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dc.contributor.advisorMeyer, Wilhelm Henry.
dc.contributor.advisorMasondo, Sibusiso.
dc.creatorNdumo, Vernon Sabelo.
dc.date.accessioned2016-06-09T08:15:47Z
dc.date.available2016-06-09T08:15:47Z
dc.date.created2015
dc.identifier.urihttp://hdl.handle.net/10413/13054
dc.descriptionM. Th. University of KwaZulu-Natal, Pietermaritzburg 2015.en_US
dc.description.abstractThe book of Hebrews is saturated with the language of sacrifice especially chapters 9 and 10. It goes on to compare sacrifices of the old covenant and that of the new covenant, appealing that the new one is the better one to be accepted by the community. In this research I do not only look at it as a book but a homily to the Hebrews. This is informed by the way it was written. As the title stipulates, the phrase, “Sound of Sacrifice” is meant to appeal to the orality of the homily to the Hebrews in that the book seems to favour an extensive use of the verbs; “hear and listen” throughout. With “Hearing the homily to the Hebrews with Zulu ears”, I am putting both cultures Hebrew and Zulu into dialogue. I am exploring the new interpretation of the text of finding similarities between Hebrew and Zulu culture in the text and appealing to the Zulu community to accept the new order which is proposed in the homily, as it addresses the very needs of sacrifice but in the new order.en_US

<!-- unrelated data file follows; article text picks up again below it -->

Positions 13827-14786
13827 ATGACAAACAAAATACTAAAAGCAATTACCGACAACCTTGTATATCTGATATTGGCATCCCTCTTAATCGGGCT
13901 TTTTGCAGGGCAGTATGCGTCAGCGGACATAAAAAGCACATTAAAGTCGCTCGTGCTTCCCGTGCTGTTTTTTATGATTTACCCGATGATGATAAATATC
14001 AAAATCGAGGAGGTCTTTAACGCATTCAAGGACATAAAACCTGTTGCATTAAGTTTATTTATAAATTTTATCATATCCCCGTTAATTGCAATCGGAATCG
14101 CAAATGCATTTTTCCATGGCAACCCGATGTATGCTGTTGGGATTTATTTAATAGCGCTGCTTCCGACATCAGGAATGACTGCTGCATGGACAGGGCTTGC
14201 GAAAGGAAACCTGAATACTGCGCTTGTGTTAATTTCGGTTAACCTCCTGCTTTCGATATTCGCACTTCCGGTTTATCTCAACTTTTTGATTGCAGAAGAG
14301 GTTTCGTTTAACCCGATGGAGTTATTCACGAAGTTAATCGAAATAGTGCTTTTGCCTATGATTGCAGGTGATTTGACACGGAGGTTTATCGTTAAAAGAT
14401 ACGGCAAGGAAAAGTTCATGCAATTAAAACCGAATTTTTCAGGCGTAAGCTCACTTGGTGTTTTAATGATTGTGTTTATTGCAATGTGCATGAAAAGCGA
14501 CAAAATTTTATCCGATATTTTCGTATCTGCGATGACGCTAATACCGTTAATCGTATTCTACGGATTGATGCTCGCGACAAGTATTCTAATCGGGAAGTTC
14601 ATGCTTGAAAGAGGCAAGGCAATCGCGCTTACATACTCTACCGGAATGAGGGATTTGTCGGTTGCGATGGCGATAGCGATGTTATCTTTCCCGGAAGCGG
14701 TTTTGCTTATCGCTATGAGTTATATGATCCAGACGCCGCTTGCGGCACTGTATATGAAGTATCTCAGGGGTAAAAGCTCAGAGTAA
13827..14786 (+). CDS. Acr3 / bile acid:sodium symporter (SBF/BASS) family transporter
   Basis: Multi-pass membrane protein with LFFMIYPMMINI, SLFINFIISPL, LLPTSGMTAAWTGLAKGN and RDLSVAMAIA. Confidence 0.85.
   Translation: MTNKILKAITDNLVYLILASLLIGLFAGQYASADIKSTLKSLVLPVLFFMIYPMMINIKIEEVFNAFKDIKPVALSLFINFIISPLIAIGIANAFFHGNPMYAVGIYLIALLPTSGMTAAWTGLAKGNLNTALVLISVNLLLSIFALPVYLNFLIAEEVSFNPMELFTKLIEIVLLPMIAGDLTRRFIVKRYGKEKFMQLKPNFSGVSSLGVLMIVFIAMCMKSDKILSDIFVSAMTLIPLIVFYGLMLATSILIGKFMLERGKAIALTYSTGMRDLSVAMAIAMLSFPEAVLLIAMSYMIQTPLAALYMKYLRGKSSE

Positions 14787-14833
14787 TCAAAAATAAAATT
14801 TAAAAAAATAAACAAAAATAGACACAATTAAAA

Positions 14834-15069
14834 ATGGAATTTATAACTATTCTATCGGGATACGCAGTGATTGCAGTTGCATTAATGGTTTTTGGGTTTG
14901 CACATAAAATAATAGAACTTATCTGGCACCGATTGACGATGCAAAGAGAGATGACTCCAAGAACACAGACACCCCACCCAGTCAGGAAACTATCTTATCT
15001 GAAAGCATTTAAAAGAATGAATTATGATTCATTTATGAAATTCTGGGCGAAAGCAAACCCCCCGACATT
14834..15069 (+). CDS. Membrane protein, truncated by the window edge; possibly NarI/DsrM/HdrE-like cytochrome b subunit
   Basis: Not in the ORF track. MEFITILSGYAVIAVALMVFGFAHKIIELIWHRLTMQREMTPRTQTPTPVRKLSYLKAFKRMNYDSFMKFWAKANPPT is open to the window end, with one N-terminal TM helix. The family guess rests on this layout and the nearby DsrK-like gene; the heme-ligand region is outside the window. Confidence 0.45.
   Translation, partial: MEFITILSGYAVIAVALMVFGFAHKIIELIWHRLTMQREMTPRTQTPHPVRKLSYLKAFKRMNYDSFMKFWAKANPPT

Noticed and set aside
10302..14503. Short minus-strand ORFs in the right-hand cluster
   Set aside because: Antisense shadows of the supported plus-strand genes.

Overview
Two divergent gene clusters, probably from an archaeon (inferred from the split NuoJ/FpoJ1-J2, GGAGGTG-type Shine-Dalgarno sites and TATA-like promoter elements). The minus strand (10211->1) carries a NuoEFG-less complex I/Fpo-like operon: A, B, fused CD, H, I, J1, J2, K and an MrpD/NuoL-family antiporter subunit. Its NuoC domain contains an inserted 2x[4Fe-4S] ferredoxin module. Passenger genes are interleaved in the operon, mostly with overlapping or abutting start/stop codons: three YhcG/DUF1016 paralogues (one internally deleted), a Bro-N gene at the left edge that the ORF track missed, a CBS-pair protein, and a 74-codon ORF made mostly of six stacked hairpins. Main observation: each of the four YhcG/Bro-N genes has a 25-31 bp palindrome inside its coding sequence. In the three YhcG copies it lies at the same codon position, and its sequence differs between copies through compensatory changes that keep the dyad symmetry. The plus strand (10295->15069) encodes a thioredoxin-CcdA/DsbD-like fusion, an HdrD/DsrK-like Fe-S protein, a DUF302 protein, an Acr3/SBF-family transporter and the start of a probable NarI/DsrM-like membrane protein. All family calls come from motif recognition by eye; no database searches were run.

dc.language.isoen_ZAen_US
dc.subjectHebrew Bible monographs.en_US
dc.subjectJewish religious education.en_US
dc.subjectSacrifice -- Biblical teaching.en_US
dc.subjectSacrifice -- Christianity.en_US
dc.subjectZulu (African people) -- Religion.en_US
dc.subjectZulu (African people) -- Rites and ceremonies.en_US
dc.subjectTheses -- Theology.en_US
dc.titleThe sound of sacrifice : hearing the homily to the Hebrews with Zulu ears.en_US
dc.typeThesisen_US


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